___  
Anonymous Keech said...

I guess, you don't know much about neutrino detector projects. The facilities are "hidden" under water and rock because this is one of prerequisites in detecting neutrinos.

Such facilities can be found all around the world (Sudbury Neutrino Observatory in Canada, Laboratori Nazionali del Gran Sasso in Italy, Kamioka Observatory in Japan and so on)
They were intended for research and not cold war shelters from the very begining.

They are underground so that they are isolated from other comsmic radiation that would otherwise interfer with the detection. Please read at least something about it in Wikipedia (althoug that is not the best source) and then post clever post :)

___  
Anonymous Will said...

The really cool thing about neutrinos is that they are virtually unstoppable. It would take something like 3 light years of lead to stop only half of them. Any other kind of radiation would be stopped extremely quickly compared to them.

___  
Anonymous Anonymous said...

I notice you post quite a few articles from English Russia like this one. The original is hare; http://englishrussia.com/?p=1857
It would be nice if you could credit the original source.

___  
Blogger Avi Abrams said...

anonymous - english russia is not the original source. We have an exclusive agreement with the original photographer. We also credit english russia where credit is due.

___  
Anonymous dexter.rf@gmail.com said...

These facilities were NOT built as a nuke proof shelters. SU was a very scientifically involved nation.
Damn, USSR was a great country - as powerful as US and with a great avant-garde feel to it. Contemporary world had simply become more boring without it. I wish Russia some day will gain enough potential to revive its soviet heritage.

___  
Blogger dexter said...

as a dexter from a formes socialist country with post communist govermnent - I wish the ussr would stay as low as possible - they killed more people and hurt the morale more than anything in human history .

___  
Anonymous Anonymous said...

Hey Dexter, I come from a socialist society and I can tell you that I wish for nothing else then socialism to make a comeback

You can blame communism for all of humanity's woes if you want, but I know that it is in the nature of individual humans to be corrupted by power

Any society that elects a dictator is going to suffer, no matter how good his original intentions were. Look at Stalin and Lenin, they tried to make a better world for the working class, but they got corrupted by power and did some really sick things

Now I ask you, is capitalism better? Without democracy, capitalism would be an Orwellian terror. Without democracy in America, how many people could the American army kill in the name of a dictator before someone stopped them? Horror. Keep in mind that Germany killed 60 million with an army that is no bigger then today, all because of a dictator.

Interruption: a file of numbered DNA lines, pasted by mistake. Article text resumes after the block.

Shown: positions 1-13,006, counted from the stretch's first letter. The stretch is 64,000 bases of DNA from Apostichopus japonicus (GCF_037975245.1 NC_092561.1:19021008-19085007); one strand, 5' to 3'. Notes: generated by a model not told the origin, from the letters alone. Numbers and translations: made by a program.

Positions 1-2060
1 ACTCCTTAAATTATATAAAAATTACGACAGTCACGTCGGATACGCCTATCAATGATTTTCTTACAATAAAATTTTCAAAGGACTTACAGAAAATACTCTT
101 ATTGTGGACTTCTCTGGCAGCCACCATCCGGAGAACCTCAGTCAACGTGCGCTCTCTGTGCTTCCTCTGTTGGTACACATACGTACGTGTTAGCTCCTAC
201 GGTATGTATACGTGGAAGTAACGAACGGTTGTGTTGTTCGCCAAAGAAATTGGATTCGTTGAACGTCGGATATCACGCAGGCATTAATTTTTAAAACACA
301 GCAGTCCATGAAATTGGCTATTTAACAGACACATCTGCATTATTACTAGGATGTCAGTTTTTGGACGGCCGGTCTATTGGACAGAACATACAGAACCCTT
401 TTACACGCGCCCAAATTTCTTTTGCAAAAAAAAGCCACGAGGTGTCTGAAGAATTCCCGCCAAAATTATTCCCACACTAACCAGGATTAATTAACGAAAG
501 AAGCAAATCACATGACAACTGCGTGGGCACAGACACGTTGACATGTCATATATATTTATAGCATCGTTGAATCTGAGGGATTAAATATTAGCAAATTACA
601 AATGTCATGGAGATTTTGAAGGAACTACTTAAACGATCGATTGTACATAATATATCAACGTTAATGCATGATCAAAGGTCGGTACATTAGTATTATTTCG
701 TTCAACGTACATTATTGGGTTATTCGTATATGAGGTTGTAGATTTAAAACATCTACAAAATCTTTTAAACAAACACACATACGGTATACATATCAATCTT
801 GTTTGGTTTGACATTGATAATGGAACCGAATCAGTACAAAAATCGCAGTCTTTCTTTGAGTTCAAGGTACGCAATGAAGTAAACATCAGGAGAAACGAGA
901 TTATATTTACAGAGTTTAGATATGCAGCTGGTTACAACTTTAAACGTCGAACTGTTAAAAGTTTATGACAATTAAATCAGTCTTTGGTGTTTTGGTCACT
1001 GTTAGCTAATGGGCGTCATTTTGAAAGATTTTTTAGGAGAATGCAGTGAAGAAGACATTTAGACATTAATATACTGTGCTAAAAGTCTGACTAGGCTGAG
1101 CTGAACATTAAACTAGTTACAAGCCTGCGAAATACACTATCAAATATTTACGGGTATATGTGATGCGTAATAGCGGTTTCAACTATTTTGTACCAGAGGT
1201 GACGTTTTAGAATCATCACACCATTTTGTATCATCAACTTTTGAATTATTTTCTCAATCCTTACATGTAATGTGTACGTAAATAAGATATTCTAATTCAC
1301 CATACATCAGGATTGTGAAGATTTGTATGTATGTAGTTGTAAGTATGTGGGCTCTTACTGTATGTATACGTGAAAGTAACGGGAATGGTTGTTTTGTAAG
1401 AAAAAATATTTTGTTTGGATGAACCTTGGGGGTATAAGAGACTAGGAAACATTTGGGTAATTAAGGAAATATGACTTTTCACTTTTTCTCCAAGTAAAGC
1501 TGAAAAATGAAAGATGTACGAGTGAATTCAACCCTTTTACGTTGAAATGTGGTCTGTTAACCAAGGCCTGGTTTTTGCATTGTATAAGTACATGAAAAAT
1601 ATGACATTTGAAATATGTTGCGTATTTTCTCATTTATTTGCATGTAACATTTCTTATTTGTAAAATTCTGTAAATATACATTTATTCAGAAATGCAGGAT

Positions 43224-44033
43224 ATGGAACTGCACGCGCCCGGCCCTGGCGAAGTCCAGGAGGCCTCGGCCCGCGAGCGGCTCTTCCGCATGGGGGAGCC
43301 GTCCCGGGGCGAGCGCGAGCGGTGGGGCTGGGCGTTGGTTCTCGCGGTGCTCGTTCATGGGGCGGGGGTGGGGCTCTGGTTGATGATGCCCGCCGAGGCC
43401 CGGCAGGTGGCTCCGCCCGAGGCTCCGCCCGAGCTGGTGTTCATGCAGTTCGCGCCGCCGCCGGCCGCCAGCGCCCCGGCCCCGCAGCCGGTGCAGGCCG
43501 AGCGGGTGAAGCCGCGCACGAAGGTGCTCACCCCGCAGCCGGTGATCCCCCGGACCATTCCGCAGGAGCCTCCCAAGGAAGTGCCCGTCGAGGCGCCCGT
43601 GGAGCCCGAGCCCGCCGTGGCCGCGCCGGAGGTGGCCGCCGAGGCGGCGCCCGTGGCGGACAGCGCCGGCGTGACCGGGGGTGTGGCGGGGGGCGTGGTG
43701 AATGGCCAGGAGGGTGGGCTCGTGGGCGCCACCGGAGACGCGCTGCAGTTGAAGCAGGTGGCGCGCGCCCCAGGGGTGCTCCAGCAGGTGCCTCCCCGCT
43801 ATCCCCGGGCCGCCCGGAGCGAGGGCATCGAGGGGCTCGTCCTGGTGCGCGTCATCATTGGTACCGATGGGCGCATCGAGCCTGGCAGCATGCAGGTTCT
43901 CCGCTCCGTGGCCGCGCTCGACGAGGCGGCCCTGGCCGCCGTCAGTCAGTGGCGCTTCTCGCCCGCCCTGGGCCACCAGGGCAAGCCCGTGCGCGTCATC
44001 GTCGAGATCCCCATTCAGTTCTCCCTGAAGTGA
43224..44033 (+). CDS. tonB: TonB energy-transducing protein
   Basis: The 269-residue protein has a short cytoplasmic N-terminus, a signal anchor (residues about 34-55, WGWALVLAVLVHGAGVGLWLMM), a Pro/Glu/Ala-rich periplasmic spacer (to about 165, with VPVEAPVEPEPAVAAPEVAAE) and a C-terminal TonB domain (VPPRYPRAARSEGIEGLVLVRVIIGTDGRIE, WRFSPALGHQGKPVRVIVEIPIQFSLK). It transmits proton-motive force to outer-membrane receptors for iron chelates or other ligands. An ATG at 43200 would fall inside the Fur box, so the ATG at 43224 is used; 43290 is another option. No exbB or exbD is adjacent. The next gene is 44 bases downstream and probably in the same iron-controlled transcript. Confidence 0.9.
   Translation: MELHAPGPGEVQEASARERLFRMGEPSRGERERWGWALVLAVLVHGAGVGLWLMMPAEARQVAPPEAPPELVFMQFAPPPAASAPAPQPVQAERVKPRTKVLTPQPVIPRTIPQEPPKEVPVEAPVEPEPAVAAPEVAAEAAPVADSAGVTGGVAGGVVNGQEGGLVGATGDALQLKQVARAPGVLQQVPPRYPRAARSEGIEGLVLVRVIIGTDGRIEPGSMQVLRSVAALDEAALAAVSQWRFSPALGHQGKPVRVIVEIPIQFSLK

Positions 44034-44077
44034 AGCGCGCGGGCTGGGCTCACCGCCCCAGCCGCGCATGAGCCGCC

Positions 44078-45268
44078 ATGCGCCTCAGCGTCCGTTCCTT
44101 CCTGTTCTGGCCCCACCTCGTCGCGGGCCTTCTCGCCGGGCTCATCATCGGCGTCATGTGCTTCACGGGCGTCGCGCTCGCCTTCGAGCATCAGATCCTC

Now consider this... How far would the Soviet Union get, if only they were led by a democratically elected leader that changed every 4-8 years? How far would they get with a triumvirate of opposing opinions, a council, senate, anything that did not focus power on one individual for any length of time...

The countries that were once part of the Soviet Union can now barely keep their people fed, considered third world, developing nations, where they once dreamed of space stations and colonies on the Moon, Venus and Mars; A people of great imagination, initiative and intelligence no longer focused on the glory of humanity but on who has the most money. So are they better off with capitalism?

I think not

Political inclinations aside, great blog post Avi

___  

Post a Comment

<< Home


SF ART & BOOK REVIEWS:
Don't miss: The Ultimate Guide to NEW SF&F Writers!
Fiction Reviews: Classic Cyberpunk: Extreme Fiction
Short Fiction Reviews: Lovecraft's "At the Mountains of Madness" (with pics)
New Fiction Reviews: The Surreal Office




READ OTHER RECENT ARTICLES:


Hellish Weather on Other Planets

Wild, Untamed, and Uncut

Medieval Suits of Armor

Metal Body Suits vs. Weapons of Medieval Destruction

World's Strangest Theme Parks

Amusement to the (twisted) extremes!

Enchanting Victorian Fairy Tale Art

"Then world behind and home ahead..."

Adorable Pedal Cars

Collectable Pedal Vehicles Showcase


Japanese Arcades: Gundam Pods & Other Guilty Pleasures

These machines have gone up to the next level


Modernist Tallinn Architecture

Delicious blend of old and new!


Early Supercomputers: A Visual Overview

"Computers in the future may weigh no more than 1.5 tons"


Futuristic Concept Cars of the 1970-80s

French, Italian & Japanese rare beauties


Epic 1970s French Space Comic Art

DRB Time-Slice: Valérian and Laureline


The Trees Are Escaping! The Abandoned Prison in French Guiana

"Great Escape" from the Devil's Island


Videophones from the Future Past

Skype? Smartphone? Google Hangouts?

The Best of DRB in 2014

Weird & Wonderful 2014 Overview



FULL ARCHIVES
(with previews, fast loading):

2015

2014

2013

2012

2011

2010

2009

2008

2007

2006


Link Lattes

Feel-Good & Biscotti Issues





CATEGORIES:
Feel-Good! | airplanes | animals | architecture | art | auto | boats | books | cool ads | funny pics | famous | futurism | food
gadgets | health | history | humour | japan | internet | link latte | military | music | nature | photo | russia | steampunk
sci-fi & fantasy | signs | space | sports | technology | trains | travel | vintage | weird | abandoned



























Airplanes
Animals
Architecture
Art
Auto
Boats
Computers
Cool Ads
Extreme Weather
Food
Funny Pics
Futurism
Gadgets
History
Humour
Link Latte
Military
Music
Nature
Oops Accidents
Photography
Robots
Science
Science Fiction

Space
Sports
Technology
Trains
Travel
UE Abandoned
Vintage
Weird











Avi Abrams
M. Christian
Simon Rose
Paul Schilperoord
Scott Seegert
Constantine vonHoffman


Send us your topic ideas, site suggestions, rants or sweet unpublished poetry. We love to hear from you.

Best binary options brokers
binaryoptionrobotinfo.com

Bookit Coupon